Brewers are only 7.5% Female, but it didn’t start out that way…
Here’s the deal…
People have been brewing beer in America since colonial times, well before titans like Adolph Coors, Frederick Miller, John Molson and Jacob Leinenkugel became beer industry legends. And more times than not those brewers were women, who often built small brewing outfits inside their kitchens as their villages took hold.
This Fourth of July, Miller Lite is paying homage to those women, and one in particular: Mary Lisle, the first documented female brewer in America.
To celebrate her, and indirectly all of history’s overlooked female brewers, Miller Lite is turning out a limited run of its iconic white can to honor Lisle, and the innumerable so-called “ale wives” who came before her.
The limited-edition cans replace “Miller Lite” with “Mary Lisle,” and will update its trademark to read “There’s no beer without women.”
The limited edition cans also include an etching of Lisle and some words about the history of women in American brewing, a history that has not gotten its due for way too long.
Lisle’s father died in 1734 and left her the Edinburgh Brewhouse in Philadelphia which she operated until 1751 making her America’s first recognized woman brewer. But Mary’s legacy was soon lost to history as beer became a massive industry largely dominated by men.
“Women have been written out of brewing history in America, and we want to remind people during the biggest beer-drinking weekend of the year that without women, there’s no beer,” says Kelsey Ott, associate marketing manager for Miller Lite,” told Beer & Beyond. “Mary Lisle is the first documented brewer in American history, but it took 100 years to record her name. There were countless women who came before her and played an incredibly important role in brewing beer in America.”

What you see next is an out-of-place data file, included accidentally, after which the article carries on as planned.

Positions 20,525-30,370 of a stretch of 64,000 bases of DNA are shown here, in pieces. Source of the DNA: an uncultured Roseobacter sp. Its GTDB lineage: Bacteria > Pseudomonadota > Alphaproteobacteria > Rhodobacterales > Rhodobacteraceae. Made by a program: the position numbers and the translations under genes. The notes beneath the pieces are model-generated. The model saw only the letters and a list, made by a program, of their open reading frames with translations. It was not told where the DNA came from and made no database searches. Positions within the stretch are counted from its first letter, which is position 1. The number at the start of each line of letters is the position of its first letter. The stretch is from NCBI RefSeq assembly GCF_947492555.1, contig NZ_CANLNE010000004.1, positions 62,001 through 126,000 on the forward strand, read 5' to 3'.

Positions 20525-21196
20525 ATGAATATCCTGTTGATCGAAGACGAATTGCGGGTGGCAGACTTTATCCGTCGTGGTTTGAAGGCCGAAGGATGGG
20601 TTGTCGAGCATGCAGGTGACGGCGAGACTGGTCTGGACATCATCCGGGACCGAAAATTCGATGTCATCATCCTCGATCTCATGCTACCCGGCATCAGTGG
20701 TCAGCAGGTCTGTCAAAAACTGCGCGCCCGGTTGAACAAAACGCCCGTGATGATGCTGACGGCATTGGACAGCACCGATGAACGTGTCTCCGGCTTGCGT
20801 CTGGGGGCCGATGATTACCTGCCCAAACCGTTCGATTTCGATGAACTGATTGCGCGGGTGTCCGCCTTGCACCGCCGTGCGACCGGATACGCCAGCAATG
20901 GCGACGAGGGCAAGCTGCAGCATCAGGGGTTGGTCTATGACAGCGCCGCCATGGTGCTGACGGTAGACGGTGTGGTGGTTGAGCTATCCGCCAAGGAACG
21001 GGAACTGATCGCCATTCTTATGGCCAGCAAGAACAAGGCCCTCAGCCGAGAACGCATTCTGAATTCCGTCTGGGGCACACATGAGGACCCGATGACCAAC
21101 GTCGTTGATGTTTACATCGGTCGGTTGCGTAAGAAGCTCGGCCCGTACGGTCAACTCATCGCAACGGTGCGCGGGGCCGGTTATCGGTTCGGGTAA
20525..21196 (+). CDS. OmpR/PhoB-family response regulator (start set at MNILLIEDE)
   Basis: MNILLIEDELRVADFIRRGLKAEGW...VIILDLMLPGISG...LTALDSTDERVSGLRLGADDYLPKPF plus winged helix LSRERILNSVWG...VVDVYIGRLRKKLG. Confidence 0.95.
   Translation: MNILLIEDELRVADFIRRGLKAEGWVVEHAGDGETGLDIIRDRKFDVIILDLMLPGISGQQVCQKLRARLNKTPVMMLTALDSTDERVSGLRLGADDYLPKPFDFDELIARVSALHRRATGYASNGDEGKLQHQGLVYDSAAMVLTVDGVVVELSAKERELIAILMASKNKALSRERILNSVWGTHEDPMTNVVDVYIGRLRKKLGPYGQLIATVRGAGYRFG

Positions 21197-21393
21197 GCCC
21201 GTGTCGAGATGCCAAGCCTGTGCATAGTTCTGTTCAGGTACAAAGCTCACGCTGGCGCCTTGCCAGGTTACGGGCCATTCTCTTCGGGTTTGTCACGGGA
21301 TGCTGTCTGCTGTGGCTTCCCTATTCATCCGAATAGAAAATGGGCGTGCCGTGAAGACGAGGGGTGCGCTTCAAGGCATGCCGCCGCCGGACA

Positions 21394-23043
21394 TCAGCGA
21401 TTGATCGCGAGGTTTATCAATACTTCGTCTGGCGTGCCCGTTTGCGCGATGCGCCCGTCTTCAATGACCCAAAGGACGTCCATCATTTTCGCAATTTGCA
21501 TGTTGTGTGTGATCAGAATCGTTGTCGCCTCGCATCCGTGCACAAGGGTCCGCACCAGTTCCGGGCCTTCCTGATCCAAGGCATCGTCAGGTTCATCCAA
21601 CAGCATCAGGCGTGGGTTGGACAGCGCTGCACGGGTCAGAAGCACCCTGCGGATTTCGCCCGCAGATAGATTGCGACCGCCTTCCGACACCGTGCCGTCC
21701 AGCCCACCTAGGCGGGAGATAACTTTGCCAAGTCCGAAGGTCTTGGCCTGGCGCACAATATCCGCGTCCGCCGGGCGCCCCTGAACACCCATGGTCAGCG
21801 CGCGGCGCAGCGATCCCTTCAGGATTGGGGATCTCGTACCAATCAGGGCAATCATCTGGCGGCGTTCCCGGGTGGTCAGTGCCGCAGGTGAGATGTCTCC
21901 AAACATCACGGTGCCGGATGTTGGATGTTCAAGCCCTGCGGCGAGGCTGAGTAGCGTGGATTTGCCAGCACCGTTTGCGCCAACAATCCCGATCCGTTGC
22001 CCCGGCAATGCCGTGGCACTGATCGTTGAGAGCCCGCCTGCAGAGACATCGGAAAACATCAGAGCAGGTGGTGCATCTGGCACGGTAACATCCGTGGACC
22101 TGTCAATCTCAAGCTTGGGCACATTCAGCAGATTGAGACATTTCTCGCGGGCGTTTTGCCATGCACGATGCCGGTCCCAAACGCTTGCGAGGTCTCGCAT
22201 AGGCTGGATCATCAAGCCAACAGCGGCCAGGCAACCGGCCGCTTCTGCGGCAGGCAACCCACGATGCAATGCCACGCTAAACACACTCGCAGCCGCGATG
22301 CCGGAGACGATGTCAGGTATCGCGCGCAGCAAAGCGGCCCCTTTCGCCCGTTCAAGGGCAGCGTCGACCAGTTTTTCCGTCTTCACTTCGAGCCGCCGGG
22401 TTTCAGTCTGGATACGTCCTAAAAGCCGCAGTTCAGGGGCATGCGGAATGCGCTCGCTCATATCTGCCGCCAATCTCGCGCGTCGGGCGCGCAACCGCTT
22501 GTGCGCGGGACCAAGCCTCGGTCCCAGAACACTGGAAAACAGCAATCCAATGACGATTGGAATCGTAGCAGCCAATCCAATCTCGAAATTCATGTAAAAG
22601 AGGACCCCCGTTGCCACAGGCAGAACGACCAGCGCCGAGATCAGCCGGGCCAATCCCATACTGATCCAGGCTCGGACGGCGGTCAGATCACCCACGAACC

And as part of this worthy celebration Miller Lite is also, donating $5 from every case sold during the holiday weekend on Instacart and Drizly to the Pink Boots Society, which supports women working in the brewing profession.
The limited-edition cans will be showcased at an event on June 30 in Philadelphia, where attendees can learn more about Mary Lisle’s contributions to brewing history.
“Although there has been immense progress, Miller Lite believes there is still a lot to be made,” Ott added. “We’re proud to help bring Mary Lisle’s story to more people this Fourth of July.”
Major H/T to Beer & Beyond who we liberally leaned on for this piece.
(All image credits: Miller Lite)